Business start-ups are being warned of the lure to name their enterprises after themselves.

For decades it has been accepted that a business carrying the founder’s name allows customers to personalise their experience with the brand. Mega-companies like Woolworths, Coles, Myers, and Dick Smith have been the standout successes.

But there is a catch.

Should the founder wish to sell the business they’ve built they will be selling the reputation, not only of the business, but of their name.

And this comes home to bite when a non-compete clause is part of the purchase deal.

Most entrepreneurs who sell their businesses gravitate back to what they do best. But with a non-compete clause they cannot capitalise on their own brand or name.

Not so for a more generally named business.

Dick Smith, for instance, founded the business that carries his name and image back in 1968 and sold it to Woolworths in 1982. He eventually was able to use his own name to create a range of foods, but he had to tip-toe through a legal minefield to do so.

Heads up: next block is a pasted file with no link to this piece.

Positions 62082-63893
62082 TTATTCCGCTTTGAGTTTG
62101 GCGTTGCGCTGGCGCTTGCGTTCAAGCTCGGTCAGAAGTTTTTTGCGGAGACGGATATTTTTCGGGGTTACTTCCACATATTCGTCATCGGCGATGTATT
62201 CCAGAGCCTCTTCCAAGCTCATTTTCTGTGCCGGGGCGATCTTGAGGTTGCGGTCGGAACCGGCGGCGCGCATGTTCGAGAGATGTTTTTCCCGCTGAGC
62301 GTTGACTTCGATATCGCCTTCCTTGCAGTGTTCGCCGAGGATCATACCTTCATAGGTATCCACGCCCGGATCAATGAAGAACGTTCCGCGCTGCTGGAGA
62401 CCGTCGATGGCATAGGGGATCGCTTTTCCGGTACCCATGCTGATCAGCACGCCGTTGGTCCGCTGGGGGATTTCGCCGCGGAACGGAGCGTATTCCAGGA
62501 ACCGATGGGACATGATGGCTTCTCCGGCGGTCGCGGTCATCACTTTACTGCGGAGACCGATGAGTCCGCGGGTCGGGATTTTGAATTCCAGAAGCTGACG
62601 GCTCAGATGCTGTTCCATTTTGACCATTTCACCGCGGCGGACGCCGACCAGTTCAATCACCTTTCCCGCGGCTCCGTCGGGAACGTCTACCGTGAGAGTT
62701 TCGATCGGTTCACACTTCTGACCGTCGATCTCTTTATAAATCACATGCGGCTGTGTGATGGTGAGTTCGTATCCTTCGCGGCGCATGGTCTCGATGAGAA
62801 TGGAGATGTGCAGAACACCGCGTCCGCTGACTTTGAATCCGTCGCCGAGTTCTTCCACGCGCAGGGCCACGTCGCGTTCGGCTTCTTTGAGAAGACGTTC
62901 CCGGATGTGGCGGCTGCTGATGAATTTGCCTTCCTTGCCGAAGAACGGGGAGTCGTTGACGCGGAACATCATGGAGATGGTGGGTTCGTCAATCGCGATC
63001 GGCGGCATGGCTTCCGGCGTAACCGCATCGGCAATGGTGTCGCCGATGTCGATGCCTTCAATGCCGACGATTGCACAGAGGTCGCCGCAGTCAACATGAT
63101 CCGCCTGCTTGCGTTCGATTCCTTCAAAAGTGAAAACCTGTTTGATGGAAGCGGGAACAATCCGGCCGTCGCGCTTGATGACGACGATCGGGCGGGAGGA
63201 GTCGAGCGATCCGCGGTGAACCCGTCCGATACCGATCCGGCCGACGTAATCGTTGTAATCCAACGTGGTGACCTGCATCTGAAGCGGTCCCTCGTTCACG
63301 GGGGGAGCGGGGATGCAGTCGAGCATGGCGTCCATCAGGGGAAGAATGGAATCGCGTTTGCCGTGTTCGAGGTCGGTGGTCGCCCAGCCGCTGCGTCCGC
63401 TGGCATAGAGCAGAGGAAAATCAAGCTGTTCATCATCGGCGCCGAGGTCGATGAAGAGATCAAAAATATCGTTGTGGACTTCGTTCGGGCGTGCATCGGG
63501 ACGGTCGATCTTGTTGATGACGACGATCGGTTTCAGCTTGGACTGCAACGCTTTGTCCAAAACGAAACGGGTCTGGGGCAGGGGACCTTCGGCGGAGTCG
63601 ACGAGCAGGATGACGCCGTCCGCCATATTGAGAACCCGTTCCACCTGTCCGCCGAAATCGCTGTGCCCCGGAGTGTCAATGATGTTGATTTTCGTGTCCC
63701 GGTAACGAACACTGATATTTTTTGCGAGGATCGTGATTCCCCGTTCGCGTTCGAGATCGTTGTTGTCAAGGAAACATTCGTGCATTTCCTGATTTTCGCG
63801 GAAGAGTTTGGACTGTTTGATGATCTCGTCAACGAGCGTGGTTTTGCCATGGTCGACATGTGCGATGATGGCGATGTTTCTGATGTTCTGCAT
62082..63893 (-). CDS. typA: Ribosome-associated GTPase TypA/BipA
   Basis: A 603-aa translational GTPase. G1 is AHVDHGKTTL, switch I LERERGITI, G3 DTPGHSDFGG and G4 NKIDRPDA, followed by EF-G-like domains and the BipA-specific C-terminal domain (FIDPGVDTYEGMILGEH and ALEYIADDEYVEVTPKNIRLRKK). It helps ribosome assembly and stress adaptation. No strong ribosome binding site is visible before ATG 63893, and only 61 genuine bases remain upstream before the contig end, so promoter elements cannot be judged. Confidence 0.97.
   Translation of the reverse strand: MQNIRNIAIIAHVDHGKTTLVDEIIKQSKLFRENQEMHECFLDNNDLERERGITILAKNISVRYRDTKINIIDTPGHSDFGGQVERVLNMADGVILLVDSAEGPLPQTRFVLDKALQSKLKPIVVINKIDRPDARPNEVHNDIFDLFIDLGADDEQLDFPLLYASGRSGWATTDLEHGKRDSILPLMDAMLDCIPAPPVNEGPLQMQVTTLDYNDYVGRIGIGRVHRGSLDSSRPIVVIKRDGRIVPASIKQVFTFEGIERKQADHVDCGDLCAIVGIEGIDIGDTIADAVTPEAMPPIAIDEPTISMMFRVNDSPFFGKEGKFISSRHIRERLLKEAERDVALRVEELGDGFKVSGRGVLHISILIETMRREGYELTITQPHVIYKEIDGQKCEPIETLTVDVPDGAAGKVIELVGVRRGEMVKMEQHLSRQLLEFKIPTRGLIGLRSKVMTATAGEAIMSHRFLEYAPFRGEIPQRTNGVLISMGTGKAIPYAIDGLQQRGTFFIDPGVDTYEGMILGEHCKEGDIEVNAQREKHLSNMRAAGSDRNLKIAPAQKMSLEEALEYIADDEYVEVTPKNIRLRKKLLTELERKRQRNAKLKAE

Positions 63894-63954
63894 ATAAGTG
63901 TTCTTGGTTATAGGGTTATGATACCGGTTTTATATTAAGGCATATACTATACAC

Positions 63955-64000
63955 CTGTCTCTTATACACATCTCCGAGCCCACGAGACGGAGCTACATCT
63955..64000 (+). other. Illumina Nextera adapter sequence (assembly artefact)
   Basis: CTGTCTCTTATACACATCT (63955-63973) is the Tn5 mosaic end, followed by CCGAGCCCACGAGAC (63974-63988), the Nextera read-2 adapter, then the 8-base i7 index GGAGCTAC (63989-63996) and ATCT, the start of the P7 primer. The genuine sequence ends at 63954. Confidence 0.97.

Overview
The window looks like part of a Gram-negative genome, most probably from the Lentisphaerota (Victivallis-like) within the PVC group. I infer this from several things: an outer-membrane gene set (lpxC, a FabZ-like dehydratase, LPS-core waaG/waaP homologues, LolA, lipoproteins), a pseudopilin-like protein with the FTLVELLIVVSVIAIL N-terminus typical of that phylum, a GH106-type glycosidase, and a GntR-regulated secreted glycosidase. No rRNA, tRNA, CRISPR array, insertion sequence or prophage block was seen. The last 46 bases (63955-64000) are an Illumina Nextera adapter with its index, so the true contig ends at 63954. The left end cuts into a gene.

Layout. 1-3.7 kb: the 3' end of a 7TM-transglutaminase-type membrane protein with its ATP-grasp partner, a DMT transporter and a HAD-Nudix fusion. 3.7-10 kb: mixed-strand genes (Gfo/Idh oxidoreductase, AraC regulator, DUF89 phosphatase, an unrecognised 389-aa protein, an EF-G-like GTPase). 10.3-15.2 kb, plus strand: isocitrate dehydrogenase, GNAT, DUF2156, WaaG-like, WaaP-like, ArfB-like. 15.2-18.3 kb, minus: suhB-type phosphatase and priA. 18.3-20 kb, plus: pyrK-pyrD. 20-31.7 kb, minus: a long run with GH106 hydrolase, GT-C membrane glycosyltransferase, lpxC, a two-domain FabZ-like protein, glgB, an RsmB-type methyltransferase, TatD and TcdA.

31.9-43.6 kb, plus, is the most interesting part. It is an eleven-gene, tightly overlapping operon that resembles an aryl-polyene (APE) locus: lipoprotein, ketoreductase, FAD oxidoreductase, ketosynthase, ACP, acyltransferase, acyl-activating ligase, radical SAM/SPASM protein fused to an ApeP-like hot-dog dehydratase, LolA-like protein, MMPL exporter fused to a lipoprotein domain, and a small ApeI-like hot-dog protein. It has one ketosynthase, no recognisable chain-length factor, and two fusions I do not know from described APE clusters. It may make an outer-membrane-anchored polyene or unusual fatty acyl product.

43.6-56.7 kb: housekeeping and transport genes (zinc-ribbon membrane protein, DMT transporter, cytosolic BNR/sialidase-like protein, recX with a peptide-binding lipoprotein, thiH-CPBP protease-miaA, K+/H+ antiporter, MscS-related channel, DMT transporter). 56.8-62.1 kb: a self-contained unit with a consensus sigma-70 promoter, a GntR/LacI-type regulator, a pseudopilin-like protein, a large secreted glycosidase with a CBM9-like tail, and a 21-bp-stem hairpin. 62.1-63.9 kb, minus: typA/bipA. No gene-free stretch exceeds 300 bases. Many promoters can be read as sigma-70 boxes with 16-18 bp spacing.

The buyers of businesses need to be protected from the outgoing owners in three key areas: Their interaction with customers, staff, and suppliers. That doesn’t leave a whole lot of wriggle room for an outgoing business owner who finds him/ herself bored and thinking about returning to the action.

The outgoing owners are all but banned from ever working or setting up a competing business ever again in this area.

Should they try, their success is uncertain, but their legal costs are punitive.

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